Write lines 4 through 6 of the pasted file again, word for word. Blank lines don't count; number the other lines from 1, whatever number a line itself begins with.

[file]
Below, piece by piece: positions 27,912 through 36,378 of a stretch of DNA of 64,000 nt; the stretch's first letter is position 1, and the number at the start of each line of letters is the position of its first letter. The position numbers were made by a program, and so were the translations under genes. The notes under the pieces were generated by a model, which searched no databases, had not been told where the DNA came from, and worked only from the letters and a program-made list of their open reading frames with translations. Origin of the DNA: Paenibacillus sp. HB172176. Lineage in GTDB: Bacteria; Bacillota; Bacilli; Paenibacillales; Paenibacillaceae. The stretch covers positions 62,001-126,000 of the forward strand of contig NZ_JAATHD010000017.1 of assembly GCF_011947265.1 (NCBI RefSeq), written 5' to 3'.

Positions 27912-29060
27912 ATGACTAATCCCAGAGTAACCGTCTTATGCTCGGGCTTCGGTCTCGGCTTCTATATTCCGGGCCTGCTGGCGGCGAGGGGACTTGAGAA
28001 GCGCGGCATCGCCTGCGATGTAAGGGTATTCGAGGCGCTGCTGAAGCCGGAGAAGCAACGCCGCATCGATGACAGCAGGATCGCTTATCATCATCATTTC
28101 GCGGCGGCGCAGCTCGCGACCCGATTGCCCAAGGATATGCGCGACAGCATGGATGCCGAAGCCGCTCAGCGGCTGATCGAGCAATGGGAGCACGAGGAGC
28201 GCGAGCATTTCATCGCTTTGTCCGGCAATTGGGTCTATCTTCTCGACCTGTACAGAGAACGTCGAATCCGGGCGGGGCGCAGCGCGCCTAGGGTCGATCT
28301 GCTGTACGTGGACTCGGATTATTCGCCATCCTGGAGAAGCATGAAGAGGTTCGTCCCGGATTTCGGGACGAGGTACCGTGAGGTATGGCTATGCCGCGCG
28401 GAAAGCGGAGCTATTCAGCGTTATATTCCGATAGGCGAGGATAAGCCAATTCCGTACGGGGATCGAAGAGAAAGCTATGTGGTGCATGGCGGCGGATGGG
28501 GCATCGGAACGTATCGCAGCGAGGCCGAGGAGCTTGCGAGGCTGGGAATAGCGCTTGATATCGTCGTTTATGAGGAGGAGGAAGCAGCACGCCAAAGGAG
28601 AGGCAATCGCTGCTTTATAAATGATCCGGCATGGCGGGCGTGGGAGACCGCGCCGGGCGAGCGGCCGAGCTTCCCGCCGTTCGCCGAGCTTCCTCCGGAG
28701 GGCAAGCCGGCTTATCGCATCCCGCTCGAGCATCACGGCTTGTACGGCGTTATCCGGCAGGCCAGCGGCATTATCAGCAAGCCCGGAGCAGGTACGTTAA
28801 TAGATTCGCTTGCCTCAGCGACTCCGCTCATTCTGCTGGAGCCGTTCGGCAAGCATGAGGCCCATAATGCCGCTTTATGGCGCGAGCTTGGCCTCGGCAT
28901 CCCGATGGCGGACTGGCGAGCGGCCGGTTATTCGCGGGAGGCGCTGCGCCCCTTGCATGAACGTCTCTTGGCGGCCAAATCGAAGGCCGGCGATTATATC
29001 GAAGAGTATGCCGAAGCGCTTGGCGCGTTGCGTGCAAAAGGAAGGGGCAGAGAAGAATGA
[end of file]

28001 GCGCGGCATCGCCTGCGATGTAAGGGTATTCGAGGCGCTGCTGAAGCCGGAGAAGCAACGCCGCATCGATGACAGCAGGATCGCTTATCATCATCATTTC
28101 GCGGCGGCGCAGCTCGCGACCCGATTGCCCAAGGATATGCGCGACAGCATGGATGCCGAAGCCGCTCAGCGGCTGATCGAGCAATGGGAGCACGAGGAGC
28201 GCGAGCATTTCATCGCTTTGTCCGGCAATTGGGTCTATCTTCTCGACCTGTACAGAGAACGTCGAATCCGGGCGGGGCGCAGCGCGCCTAGGGTCGATCT